This little sandy beach is within easy walking distance from my place in Sausalito.
Here you can rent SUPs (i.e. stand-up paddle boards) or a sea kayak or just kick-back on the sand. La Garage the french bistro is nearby too.
That’s appropriate because this view — with the sunshine and yachts — made me think of Marseilles or Saint Tropez; Jean-Luc Goddard; and French Ye-ye music such as this song by Francoise Hardy (which was prominently featured in Wes Anderson’s film Moonrise Kingdom).
If people ask me my favorite town in Marin County, I answer Marshall.
I do it for the puzzled look I inevitably get since few people have heard of the little community that has a population somewhere between 50 and 400.
My second favorite? Dogtown, with a population of 30.
The Marshall Store — one of many spots on the east side of Tomales Bay to stop for fresh oysters.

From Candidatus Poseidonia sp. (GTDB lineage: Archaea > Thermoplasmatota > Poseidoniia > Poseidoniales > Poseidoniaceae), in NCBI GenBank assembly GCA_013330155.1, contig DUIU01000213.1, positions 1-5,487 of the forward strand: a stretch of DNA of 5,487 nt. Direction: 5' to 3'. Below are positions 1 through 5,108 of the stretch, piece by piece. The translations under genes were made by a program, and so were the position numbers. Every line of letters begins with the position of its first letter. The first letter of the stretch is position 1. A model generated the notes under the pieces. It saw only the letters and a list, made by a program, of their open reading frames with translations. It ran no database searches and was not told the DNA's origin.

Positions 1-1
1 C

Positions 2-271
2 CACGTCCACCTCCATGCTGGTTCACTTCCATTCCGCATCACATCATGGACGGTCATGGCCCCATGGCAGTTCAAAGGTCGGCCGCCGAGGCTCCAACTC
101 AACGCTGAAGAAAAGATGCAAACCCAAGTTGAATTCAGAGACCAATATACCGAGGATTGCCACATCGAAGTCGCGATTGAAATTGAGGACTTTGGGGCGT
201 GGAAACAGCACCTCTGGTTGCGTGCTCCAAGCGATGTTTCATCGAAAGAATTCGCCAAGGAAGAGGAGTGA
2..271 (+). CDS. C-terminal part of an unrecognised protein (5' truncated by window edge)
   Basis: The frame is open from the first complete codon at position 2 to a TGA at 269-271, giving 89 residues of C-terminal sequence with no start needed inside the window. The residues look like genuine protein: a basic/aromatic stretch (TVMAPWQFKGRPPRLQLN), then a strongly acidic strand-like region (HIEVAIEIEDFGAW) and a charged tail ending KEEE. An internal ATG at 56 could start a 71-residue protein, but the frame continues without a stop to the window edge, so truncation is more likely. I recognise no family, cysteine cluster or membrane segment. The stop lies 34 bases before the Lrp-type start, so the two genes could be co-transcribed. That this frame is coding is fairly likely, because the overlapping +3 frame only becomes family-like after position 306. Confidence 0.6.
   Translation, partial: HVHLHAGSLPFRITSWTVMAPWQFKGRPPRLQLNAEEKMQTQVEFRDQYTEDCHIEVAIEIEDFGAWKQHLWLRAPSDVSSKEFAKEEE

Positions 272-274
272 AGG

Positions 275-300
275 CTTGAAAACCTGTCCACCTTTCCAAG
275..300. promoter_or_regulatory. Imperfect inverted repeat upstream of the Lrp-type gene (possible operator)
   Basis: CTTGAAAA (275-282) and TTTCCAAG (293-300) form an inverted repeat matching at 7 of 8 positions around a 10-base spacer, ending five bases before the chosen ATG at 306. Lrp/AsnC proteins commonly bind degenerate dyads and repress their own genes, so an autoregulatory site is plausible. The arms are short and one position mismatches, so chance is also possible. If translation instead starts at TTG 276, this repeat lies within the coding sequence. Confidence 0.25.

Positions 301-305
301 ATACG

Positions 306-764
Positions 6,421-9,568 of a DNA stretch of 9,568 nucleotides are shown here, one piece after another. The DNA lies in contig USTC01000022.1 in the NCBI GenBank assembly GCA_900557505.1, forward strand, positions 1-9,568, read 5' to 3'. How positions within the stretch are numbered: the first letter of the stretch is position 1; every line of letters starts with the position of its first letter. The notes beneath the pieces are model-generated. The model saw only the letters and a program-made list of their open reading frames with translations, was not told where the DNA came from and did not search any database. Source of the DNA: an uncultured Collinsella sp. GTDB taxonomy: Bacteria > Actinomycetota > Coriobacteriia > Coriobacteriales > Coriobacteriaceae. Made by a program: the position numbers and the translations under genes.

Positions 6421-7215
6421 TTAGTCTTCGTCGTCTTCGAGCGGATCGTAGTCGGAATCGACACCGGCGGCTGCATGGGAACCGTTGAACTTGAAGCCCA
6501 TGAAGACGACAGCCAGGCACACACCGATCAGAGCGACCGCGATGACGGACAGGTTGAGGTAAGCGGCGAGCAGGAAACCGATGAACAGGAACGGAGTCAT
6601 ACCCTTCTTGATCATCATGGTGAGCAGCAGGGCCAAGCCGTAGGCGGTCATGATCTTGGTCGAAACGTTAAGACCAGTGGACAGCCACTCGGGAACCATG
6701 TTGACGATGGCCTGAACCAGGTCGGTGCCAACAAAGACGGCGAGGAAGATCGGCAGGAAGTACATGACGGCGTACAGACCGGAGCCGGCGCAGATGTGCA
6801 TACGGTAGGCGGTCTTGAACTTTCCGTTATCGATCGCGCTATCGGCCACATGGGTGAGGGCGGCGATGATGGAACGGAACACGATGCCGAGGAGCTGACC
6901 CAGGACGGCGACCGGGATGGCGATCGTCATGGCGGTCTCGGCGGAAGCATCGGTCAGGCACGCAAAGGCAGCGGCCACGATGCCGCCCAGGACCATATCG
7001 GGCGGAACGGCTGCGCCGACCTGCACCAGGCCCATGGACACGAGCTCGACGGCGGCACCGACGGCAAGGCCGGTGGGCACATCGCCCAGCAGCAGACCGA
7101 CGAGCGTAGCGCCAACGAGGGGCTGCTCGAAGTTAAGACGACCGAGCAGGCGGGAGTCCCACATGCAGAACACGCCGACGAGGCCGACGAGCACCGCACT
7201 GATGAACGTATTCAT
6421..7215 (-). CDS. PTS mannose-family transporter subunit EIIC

If you like shucking the oysters yourself, you should visit the Tomales Bay Oyster Co., Hog Island or Drakes Bay Oyster Co. (which continues to fight the Park Services’ decision prohibiting them from renewing their commercial lease to farm oysters in a nationally designated wilderness area).
Finally, finally, finally, part of Sir Francis Drake Blvd. heading out to Pt. Reyes Station and Tomales Bay has been resurfaced.
This was one of the most scarred, chipped, and potholed roads in Marin. I always pedaled on the Lagunitas bike path because it’s more scenic, but a road in this condition (even without bike lanes) is tempting!
Note: the resurfacing isn’t complete. There’s still several miles of really bad, beat-up road that resumes just before Devil’s Gulch if you’re traveling west.
When I bought my folding bike I knew it had to have some handlebar luggage. In the end, I settled for a simple, folding basket.